From Senegal: Bush taxis can be taken from Dakar 6,000 CFA and St Louis 2,000 CFA amongst others to Rosso, where a ferry makes the trip across the Senegal river, and further bush taxis can be taken to Nouakchott about 2,000 UM. Be careful of bush taxis offering deals that seem too good to be true. They may be illegal taxis and could prove to be a dangerous means of transportation. There will most likely be a number of drivers waiting. Ask around and find out the going rate. Other crossing points from Senegal include the Diama dam just north of St Louis, public transport also operates on this route.
When you get to Rosso you will be told innumerate lies. You will be told that CFA cannot be changed on the other side of the river, that the next free ferry is two hours away and you should hire a boat, that you should arrange onward transport Senegal side for a better deal etc etc. None of this is true. Admittedly the banks will not change CFA but the shops will and at a better rate than the guys hanging around the ferry. The ferry goes back and fourth non stop. You do not need any help at customs, if someone tries to come on the ferry with you explain politely that you do not need any help and have no intention of giving them any money.
From Mali: Pickup trucks leave Kayes for Selibaby daily. It is also possible to enter at Nema, and across the southern border at several points.
Mauritania has open road borders with Western Sahara, Mali and Senegal. These borders are open to crossing by private motor vehicle or bicycle.
The road from The Western Sahara/Morocco enters the country near Nouadhibou. The road is paved all the way to the Moroccan border post in Fort Guerguarat, where one has to traverse about 7 kilometers of twisting, stony, but straightforward pistes to reach the Mauritanian border, where the tarred road begins again. Although the driving is simple, care should be taken not to leave the well worn pistes between the two border posts, because the area is a mine field. This danger is still present once you reach the tar on the Mauritanian side, and the area is not considered mine-free until you pass the railway line.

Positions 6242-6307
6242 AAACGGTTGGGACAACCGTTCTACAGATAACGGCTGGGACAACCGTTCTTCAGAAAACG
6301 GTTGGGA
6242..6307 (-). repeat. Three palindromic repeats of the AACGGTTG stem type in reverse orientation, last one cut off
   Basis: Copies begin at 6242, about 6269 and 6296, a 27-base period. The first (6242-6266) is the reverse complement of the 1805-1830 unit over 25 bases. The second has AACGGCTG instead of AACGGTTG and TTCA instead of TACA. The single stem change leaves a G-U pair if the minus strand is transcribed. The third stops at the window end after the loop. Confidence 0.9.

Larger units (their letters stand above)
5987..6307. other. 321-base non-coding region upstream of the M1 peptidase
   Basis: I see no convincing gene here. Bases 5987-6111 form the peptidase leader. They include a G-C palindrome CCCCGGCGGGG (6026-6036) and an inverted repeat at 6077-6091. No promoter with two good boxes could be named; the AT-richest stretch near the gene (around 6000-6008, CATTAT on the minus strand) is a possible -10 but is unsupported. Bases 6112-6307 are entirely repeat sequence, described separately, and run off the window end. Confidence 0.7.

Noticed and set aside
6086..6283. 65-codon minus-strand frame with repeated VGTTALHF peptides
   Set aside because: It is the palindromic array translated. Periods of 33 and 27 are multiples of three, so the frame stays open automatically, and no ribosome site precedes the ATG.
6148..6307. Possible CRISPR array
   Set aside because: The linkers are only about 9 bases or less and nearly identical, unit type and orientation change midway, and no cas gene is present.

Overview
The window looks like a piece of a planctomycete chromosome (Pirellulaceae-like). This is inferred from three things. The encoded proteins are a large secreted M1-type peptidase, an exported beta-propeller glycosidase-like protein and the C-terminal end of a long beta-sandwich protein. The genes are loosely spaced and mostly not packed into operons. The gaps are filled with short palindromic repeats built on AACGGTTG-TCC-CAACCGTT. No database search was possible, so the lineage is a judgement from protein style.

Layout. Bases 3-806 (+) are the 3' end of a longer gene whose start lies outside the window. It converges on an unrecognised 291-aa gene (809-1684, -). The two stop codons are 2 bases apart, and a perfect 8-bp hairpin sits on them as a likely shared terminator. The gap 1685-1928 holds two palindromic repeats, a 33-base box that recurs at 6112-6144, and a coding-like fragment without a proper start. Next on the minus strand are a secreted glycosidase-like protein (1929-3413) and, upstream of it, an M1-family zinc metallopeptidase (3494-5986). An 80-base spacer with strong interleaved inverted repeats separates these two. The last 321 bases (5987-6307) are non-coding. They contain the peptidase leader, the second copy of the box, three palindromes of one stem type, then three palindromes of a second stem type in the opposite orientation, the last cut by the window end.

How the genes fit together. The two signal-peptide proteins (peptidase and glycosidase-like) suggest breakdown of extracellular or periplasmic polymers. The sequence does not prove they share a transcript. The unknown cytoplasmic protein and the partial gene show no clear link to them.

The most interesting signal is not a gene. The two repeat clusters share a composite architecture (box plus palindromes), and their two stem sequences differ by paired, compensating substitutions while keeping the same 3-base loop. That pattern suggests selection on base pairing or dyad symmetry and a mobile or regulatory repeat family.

The crossing formalities are straightforward. Transit visas - valid for 3 days - can no longer be bought at the border, although this may change again. There is a bureau de change at the border, and a vehicle insurance office and numerous hopeful guides for making the old desert crossing down to the capital.
There are numerous pistes running across the Mauritanian border from Mali. These used to be the de facto route between the two countries, however there now exists a new tar road connecting Nara in Mali to Ayoun al Atrous in Mauritania. The border formalities in Mali are completed at various buildings around Nara town local children will lead you to the police or customs for a small present. The Mauritanian formalities are conducted at a string of road-blocks along the border road.
An alternative land route which goes direct from Mauritania to Timbuktu, Mali is to travel the road Southeast from Néma, which is at the end of a good tarred road from Nouakchott. This dirt road continues to Bassekounou before crossing the border near Léré, Mali where it improves to a good dirt road to Niafunké and on to Timbuktu.